PH-made bamboo straws create a stir at ‘18 ENACTUS World Cup

/ 11:50 PM October 22, 2018

Bamboo straws can be used 720 times. Dishwasher safe and decomposes in 3 days after being recycled. CARI AZORES

SAN JOSE, California — “A Head for Business, A Heart for the World” is a mantra of ENACTUS, an international organization that provides a teaching platform for students to be socially and economically effective entrepreneurs in their communities.

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Each year every member country of ENACTUS (the Philippines is one of 36) holds a national competition among member universities or colleges. Only teams with a proven entrepreneurial project that has made an impact on their community are allowed to compete. Some 100 independent judges from the academe and business world meticulously study the impact of each competitor. The winning team is invited to the world ENACTUS World Cup. This year’s venue was Silicon Valley in California, with 36-member countries participating.

Team Philippines members came from Sultan Kudarat State University and competed in the opening round againstAzerbaijan, Senegal, Swaziland, Tajikistan and Ireland. Their two projects immersed 15 T’nalak weavers from Lake Sebu, and five farmers selling “balut eggs” in enterprise development, leadership and management skills, product quality control, financial recording and management among others skills. However, they did not advance to the semifinals. Enactus Canada won this year’s World Cup followed by Egypt as runner-up.

Bambuhay

The Philippine team brought a winner though through alum Mark Sultan D. Gersava, founder and chief executive farmer of Bambuhay. He was one of four alumni invited from different countries to present their impactful products for the Enactus Global Alumni Awards (over 30).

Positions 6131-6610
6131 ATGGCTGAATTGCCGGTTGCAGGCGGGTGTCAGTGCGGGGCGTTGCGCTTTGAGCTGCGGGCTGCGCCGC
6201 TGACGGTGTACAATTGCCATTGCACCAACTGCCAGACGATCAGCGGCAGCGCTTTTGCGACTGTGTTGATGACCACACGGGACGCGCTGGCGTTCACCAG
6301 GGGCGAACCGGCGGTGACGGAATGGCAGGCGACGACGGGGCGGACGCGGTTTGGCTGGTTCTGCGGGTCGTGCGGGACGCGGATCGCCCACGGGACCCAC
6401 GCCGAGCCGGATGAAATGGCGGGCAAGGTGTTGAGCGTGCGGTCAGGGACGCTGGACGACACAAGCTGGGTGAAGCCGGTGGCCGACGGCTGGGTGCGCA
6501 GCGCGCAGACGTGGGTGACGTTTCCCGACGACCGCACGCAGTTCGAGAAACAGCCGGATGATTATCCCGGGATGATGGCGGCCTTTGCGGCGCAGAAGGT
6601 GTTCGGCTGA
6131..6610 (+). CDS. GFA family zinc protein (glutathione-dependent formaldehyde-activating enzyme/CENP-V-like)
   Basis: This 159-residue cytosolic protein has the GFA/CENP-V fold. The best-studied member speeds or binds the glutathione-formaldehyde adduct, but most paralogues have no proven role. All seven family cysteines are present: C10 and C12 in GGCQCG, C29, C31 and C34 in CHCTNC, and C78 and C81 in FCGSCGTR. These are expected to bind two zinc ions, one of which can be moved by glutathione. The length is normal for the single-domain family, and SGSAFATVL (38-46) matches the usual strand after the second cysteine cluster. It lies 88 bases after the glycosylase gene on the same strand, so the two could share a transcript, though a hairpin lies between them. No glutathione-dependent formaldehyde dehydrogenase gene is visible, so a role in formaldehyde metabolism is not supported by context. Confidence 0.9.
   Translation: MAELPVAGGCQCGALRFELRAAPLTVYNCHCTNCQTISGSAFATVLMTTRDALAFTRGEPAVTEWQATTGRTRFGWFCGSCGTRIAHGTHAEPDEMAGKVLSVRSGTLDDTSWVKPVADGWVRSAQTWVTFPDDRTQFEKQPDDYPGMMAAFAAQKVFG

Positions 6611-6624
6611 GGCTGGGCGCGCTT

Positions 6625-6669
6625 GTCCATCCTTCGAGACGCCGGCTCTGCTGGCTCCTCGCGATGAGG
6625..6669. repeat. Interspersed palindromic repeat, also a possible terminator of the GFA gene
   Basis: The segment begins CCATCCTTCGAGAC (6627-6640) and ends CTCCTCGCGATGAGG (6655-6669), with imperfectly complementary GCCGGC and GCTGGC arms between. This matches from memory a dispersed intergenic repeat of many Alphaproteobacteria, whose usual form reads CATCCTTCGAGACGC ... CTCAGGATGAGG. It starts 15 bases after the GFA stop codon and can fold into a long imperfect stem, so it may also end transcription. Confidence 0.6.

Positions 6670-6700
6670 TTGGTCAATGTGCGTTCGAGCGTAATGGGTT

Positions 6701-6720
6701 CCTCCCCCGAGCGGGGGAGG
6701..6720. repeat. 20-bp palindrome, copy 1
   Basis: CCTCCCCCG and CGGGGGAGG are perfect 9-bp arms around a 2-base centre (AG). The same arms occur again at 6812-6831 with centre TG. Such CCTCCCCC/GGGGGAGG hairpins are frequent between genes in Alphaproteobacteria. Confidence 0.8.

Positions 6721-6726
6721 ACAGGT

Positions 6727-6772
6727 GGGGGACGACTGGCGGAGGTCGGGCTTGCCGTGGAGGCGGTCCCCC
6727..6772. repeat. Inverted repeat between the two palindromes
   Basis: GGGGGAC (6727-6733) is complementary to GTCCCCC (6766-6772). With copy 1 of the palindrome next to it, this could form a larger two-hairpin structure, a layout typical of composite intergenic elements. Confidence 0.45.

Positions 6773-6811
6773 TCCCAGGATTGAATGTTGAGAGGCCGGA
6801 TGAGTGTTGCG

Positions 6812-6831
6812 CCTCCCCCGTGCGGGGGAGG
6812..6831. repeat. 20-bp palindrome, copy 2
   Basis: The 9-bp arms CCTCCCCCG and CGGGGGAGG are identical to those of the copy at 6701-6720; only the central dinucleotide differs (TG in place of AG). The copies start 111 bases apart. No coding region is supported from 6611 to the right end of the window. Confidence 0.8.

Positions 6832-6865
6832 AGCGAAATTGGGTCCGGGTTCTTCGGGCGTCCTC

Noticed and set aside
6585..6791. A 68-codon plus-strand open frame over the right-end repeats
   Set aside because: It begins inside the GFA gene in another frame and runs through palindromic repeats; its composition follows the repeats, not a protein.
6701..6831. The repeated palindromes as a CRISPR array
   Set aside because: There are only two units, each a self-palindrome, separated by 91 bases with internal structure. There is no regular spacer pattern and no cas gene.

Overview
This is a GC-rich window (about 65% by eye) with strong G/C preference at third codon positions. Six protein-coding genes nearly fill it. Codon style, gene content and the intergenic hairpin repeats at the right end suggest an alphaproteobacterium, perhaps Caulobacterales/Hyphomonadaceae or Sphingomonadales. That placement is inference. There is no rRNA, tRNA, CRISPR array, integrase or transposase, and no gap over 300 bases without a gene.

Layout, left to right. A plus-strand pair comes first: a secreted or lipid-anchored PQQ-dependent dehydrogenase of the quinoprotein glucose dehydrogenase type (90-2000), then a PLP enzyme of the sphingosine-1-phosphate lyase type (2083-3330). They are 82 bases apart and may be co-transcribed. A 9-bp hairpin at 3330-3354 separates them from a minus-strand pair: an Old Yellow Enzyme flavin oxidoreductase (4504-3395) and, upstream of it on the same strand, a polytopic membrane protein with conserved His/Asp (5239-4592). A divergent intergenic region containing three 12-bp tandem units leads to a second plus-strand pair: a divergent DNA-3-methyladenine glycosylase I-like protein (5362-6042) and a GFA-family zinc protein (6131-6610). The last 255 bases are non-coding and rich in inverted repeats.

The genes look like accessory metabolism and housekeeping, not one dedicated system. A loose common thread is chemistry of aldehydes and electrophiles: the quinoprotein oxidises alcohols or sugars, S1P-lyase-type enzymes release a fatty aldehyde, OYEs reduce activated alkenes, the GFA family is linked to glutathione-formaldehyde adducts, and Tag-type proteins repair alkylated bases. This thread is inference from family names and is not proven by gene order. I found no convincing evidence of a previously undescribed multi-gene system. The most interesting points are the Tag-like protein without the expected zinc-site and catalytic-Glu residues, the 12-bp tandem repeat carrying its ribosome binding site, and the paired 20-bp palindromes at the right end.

The SKSU team at the 2018 ENACTUS World Cup in California’s Silicon Valley. CARI AZORES

Gersava’s Bambuhay Bamboo Straws created quite a stir at the general assembly composed of high-powered businessmen and entrepreneurs from all over the world. His company produces high-quality bamboo straws utilizing the best bamboo in the region, using mechanized tools but without chemicals. The ingenuously packed regular-size bamboo straws come in a sleek bamboo tube which contained a regular-sized straw; a larger-sized one is used for shakes and “boba” drinks. A cleaning stick completes the package. Bamboo straws can be used 720 times are dishwasher safe and decomposes in 3 days after being recycled.

From a start-up capital of $200, Bambuhay now has a revenue of $20,000 a month from a fledgling monthly production of 100,000 bamboo straws. Gersava aims to reach Ph 20-Million in sales and expand production to the 10 poorest provinces in the Philippines. Aside from local consumption, the straws are exported to Canada, Singapore and the US.

FEATURED STORIES

Gersava mostly farms his bamboo in Nueva Ecija and a second facility will soon open in Petikul, Sulu, one of the South’s underserved and rebel-infested towns, but which has the second largest area in the Philippines where the “buho” bamboo grows.

The once “lowly” bamboo tree that wildly grows in swamps and estuaries has been used traditionally as cheap housing material in the provinces; but for Bambuhay, 100% of the tree is utilized from roots to leaves. Bamboo tailings are used as animal feed and firewood bricks, while the is ash made into soap. The leaves, according to Gersava, a food chemist, can be used as a nutritious tea due to its 12% protein content.

Impact of bamboo straws

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Not only do plastic straws pollute the oceans, they also choke sea animals. California Governor Jerry Brown last September signed into law a ban on single-use-plastic straws in the state starting 2019. The rule “prohibits dine-in restaurants from automatically providing plastic straws” to customers. California became the first US state to go “straw-less.” Seattle was the first city to ban plastic straws.